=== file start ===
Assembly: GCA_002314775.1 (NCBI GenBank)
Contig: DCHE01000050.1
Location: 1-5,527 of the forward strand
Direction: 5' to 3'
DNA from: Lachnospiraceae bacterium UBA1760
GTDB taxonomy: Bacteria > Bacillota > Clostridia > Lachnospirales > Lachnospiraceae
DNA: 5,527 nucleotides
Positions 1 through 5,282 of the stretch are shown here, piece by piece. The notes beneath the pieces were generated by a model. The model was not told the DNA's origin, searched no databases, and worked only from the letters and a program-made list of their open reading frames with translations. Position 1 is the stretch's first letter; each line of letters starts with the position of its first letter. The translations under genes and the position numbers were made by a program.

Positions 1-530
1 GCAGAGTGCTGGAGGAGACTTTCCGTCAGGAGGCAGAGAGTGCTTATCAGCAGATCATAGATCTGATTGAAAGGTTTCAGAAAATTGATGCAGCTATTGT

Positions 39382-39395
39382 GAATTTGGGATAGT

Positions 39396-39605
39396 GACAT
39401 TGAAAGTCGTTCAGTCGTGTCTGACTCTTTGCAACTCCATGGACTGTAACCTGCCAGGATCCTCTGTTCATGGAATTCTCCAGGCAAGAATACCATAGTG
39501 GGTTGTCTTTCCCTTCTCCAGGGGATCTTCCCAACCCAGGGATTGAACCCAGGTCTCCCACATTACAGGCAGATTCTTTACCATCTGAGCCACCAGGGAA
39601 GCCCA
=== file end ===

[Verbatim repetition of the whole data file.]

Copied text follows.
Assembly: GCA_002314775.1 (NCBI GenBank)
Contig: DCHE01000050.1
Location: 1-5,527 of the forward strand
Direction: 5' to 3'
DNA from: Lachnospiraceae bacterium UBA1760
GTDB taxonomy: Bacteria > Bacillota > Clostridia > Lachnospirales > Lachnospiraceae
DNA: 5,527 nucleotides
Positions 1 through 5,282 of the stretch are shown here, piece by piece. The notes beneath the pieces were generated by a model. The model was not told the DNA's origin, searched no databases, and worked only from the letters and a program-made list of their open reading frames with translations. Position 1 is the stretch's first letter; each line of letters starts with the position of its first letter. The translations under genes and the position numbers were made by a program.

Positions 1-530
1 GCAGAGTGCTGGAGGAGACTTTCCGTCAGGAGGCAGAGAGTGCTTATCAGCAGATCATAGATCTGATTGAAAGGTTTCAGAAAATTGATGCAGCTATTGT

Positions 39382-39395
39382 GAATTTGGGATAGT

Positions 39396-39605
39396 GACAT
39401 TGAAAGTCGTTCAGTCGTGTCTGACTCTTTGCAACTCCATGGACTGTAACCTGCCAGGATCCTCTGTTCATGGAATTCTCCAGGCAAGAATACCATAGTG
39501 GGTTGTCTTTCCCTTCTCCAGGGGATCTTCCCAACCCAGGGATTGAACCCAGGTCTCCCACATTACAGGCAGATTCTTTACCATCTGAGCCACCAGGGAA
39601 GCCCA